The Lost Art of Pulp Ads: Film, Booze, Smokes & More!

Film Speech

All things film and television

Diary of A Movie Maniac

A Personal Journey Through Cinema & Television

portraitsbyjenni

My perspective on life & Classic Movie Recommendations

Statis Pro 1978 Replay

Methodically replaying every game of the 1978 baseball season!

4 Star Films

Looking deeper at the best classic movies

everythingnoir

Movies, Television, Books....Everything Noir

Chaplin-Keaton-Lloyd film locations (and more)

by John Bengtson "the great detective of silent film locations" New York Times

Sister Celluloid

Where old movies go to live

Silent-ology

Uncovering the silent era

Canadian Cinephile

"For me, cinema is a vice. I love it intimately." Fritz Lang

Noirish

The annex to John Grant's *A Comprehensive Encyclopedia of Film Noir*

Cinema Monolith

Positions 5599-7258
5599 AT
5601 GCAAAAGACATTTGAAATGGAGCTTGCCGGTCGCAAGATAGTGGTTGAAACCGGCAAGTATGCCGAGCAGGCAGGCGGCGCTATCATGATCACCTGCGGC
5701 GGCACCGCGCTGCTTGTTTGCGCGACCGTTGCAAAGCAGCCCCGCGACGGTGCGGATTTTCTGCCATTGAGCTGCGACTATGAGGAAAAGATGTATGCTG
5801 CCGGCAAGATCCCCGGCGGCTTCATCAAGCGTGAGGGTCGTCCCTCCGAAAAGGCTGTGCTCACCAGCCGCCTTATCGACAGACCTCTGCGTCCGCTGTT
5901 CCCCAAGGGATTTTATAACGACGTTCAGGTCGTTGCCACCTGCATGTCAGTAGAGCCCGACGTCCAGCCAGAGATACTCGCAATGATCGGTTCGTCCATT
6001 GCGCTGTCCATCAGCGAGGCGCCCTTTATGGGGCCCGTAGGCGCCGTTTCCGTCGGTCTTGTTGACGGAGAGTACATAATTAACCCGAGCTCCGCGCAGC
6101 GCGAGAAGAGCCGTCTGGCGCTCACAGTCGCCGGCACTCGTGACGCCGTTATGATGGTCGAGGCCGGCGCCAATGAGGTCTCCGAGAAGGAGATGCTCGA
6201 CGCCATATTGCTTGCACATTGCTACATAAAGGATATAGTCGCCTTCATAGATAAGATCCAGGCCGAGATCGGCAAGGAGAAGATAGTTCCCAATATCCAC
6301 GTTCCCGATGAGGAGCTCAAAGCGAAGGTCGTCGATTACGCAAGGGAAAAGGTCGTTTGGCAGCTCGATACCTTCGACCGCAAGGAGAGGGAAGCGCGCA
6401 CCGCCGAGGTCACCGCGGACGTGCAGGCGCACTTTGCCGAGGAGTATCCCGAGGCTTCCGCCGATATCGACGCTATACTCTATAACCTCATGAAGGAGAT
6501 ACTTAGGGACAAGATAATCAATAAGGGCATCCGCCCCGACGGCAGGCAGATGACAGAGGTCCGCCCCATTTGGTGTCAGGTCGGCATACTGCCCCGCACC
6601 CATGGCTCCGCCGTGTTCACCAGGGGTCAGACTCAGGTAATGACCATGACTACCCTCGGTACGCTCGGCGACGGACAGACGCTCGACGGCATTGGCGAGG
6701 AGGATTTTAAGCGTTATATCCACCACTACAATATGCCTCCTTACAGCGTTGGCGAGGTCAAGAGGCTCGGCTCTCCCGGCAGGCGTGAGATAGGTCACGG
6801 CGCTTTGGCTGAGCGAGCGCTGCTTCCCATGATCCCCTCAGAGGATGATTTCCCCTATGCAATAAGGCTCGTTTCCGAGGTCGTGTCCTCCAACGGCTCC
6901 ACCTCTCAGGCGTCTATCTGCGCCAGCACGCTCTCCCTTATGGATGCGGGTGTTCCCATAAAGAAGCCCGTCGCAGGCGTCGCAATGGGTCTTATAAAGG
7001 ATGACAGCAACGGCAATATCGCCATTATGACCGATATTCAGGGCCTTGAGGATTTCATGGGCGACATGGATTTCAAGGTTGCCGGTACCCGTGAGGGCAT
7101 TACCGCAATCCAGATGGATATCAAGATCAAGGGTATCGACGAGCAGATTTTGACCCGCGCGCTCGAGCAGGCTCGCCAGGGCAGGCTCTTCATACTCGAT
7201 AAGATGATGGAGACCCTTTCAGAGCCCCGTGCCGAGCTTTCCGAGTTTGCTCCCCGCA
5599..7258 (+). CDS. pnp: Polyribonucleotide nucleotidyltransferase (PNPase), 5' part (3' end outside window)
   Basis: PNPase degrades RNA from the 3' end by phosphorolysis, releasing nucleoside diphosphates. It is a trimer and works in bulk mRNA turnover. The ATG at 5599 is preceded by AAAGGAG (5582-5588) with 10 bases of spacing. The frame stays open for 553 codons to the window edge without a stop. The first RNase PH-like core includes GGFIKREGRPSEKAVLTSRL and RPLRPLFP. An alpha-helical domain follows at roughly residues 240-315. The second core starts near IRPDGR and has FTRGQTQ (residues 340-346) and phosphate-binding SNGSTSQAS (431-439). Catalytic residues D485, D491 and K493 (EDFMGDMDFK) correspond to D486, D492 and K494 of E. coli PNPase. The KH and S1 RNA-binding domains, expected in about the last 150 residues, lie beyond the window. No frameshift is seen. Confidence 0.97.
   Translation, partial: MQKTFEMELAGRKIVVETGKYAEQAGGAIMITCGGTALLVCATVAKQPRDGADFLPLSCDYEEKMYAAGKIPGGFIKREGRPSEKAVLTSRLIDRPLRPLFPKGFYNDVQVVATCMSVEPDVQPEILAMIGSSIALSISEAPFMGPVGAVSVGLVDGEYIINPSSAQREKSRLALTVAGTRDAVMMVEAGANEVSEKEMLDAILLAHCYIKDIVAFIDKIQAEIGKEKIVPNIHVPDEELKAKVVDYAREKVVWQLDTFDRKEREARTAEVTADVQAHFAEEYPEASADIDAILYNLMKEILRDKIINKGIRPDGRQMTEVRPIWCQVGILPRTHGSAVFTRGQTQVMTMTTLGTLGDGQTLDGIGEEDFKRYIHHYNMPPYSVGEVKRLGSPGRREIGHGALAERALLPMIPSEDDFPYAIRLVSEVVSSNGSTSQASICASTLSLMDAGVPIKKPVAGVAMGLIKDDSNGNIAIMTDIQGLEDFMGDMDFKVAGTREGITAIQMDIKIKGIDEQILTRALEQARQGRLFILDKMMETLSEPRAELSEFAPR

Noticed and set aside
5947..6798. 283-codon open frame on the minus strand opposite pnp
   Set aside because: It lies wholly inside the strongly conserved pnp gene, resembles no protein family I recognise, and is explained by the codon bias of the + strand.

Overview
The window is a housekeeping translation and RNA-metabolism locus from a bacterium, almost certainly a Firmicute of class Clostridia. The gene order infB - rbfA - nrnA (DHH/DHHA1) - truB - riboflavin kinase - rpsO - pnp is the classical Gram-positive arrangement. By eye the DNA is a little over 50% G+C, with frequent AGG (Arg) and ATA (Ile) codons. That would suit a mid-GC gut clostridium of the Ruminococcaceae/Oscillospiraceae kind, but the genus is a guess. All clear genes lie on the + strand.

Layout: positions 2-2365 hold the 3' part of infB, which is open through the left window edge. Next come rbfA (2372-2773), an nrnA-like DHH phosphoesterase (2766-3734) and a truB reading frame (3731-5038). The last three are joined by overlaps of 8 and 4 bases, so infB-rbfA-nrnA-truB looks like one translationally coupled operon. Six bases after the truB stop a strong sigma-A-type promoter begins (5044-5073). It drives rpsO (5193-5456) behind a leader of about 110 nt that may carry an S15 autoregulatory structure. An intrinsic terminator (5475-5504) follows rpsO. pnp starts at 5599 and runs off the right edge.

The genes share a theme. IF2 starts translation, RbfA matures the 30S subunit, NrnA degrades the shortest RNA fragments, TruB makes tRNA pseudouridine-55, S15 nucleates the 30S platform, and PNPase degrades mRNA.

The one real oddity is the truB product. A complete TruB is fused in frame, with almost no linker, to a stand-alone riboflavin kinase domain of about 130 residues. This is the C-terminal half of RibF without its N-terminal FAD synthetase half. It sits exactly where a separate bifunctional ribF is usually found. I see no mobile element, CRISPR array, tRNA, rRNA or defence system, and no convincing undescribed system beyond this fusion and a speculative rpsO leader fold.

Reviews of movies from my giant DVD tower, and more.

Sunset Boulevard

Writings of a Cinephile

The Bogie Film Blog

A Film by Film Affair with Humphrey Bogart

Vienna's Classic Hollywood

Vintage Hollywood films and stars

The Film Authority

You're ten seconds from watching an amazing film...

Once upon a screen...

...a classic film and TV blog

shadowsandsatin

. . where the worlds of film noir and pre-code collide . .

hitchcockmaster

Where Suspense Lives!

Tipping My Fedora

Enjoying mystery, crime and suspense in all media

Silver Screenings

an irreverent blog of old movies

monsterminions

They Don't Make 'Em Like They Used To

Comet Over Hollywood

Home for classic movie lovers

filmgeek101

classic movie views for the classic and not-so-classic movie fan

Riding the High Country

Reviews and ramblings

Just Hit Play

The Good, the Bad and sometimes Ugly in film

Strother Martin Film Project

What we've got here is failure to communicate

Sophia Riley Kobacker

it's all about the story, possums...

Wolfmans Cult Film Club